A recent report in the UK suggested that the green roof market there is expanding at a rate of 17 per cent each year. The world’s largest rooftop farm will open in Paris in 2020, superseding similar schemes in New York City and Chicago. Stuttgart, in Germany, is thought of as “the green roof capital of Europe”, while Singapore is even installing green roofs on buses.

These increasingly radical urban designs can help cities adapt to the monumental challenges they face, such as access to resources and a lack of green space due to development. But buy-in from city authorities, businesses and other institutions is crucial to ensuring their success – as is research investigating different options to suit the variety of rooftop spaces found in cities.

A growing trend

The UK is relatively new to developing green roofs, and governments and institutions are playing a major role in spreading the practice. London is home to much of the UK’s green roof market, mainly due to forward-thinking policies such as the 2008 London Plan, which paved the way to more than double the area of green roofs in the capital.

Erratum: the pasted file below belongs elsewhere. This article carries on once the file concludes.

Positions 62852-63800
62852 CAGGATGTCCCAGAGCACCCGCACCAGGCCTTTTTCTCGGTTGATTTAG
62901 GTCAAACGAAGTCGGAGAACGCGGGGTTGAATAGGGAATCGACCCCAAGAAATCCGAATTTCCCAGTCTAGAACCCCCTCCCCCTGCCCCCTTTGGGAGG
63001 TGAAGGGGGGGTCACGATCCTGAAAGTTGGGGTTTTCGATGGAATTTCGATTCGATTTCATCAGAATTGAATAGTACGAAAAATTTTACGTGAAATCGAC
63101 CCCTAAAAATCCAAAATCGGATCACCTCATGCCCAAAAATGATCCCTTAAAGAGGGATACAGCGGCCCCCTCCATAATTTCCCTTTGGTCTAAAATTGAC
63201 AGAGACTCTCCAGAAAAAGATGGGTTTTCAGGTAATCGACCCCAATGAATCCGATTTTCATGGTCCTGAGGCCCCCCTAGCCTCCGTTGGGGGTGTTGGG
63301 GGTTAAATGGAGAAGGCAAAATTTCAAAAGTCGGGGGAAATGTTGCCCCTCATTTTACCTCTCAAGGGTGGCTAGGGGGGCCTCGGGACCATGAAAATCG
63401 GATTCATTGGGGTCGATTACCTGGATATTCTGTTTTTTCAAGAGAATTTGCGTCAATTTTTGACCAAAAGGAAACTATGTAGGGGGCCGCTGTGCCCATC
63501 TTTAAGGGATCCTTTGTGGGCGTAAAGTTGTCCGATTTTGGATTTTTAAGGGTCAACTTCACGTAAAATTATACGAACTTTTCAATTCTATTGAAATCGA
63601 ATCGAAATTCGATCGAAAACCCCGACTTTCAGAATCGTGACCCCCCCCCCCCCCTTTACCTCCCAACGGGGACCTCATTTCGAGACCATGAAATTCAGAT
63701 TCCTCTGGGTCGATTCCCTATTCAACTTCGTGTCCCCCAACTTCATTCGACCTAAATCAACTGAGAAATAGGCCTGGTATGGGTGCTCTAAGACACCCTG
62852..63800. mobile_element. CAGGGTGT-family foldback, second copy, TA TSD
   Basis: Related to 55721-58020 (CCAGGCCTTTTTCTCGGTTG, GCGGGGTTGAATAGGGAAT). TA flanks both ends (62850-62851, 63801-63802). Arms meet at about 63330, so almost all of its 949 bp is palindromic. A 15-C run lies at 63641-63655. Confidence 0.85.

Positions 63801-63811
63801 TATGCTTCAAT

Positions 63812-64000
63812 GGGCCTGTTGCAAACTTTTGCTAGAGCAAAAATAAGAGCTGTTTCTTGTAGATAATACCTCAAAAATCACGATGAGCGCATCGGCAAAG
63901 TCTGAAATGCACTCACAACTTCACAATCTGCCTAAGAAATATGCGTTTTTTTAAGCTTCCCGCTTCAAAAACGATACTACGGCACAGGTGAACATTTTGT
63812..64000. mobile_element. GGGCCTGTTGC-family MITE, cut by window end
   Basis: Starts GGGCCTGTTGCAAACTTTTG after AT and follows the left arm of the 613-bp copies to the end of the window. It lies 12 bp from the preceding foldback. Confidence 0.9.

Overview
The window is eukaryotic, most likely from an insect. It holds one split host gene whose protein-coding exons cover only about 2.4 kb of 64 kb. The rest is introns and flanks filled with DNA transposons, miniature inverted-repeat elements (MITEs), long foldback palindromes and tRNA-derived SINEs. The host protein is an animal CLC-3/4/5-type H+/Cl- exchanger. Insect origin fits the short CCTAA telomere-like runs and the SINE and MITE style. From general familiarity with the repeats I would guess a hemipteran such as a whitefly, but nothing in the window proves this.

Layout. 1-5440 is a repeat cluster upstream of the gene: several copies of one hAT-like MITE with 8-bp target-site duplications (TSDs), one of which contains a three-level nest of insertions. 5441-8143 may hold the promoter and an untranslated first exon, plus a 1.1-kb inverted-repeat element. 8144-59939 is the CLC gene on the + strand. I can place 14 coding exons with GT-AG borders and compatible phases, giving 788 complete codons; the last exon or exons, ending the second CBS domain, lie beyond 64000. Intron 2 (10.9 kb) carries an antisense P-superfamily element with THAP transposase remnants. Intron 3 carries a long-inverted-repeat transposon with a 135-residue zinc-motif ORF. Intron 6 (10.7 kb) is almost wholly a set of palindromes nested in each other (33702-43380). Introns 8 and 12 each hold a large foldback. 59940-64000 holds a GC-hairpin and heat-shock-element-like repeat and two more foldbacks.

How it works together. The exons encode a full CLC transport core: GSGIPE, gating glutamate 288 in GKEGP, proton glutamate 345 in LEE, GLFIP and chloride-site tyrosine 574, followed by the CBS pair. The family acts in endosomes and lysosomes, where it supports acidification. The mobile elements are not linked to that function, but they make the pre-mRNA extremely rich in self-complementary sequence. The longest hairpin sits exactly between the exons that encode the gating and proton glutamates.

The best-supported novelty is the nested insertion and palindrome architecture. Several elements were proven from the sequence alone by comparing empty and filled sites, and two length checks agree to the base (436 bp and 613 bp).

Although London has led the way, there are now “living labs” at the Universities of Sheffield and Salford which are helping to establish the precedent elsewhere. The IGNITION project – led by the Greater Manchester Combined Authority – involves the development of a living lab at the University of Salford, with the aim of uncovering ways to convince developers and investors to adopt green roofs.

Ongoing research is showcasing how green roofs can integrate with living walls and sustainable drainage systems on the ground, such as street trees, to better manage water and make the built environment more sustainable.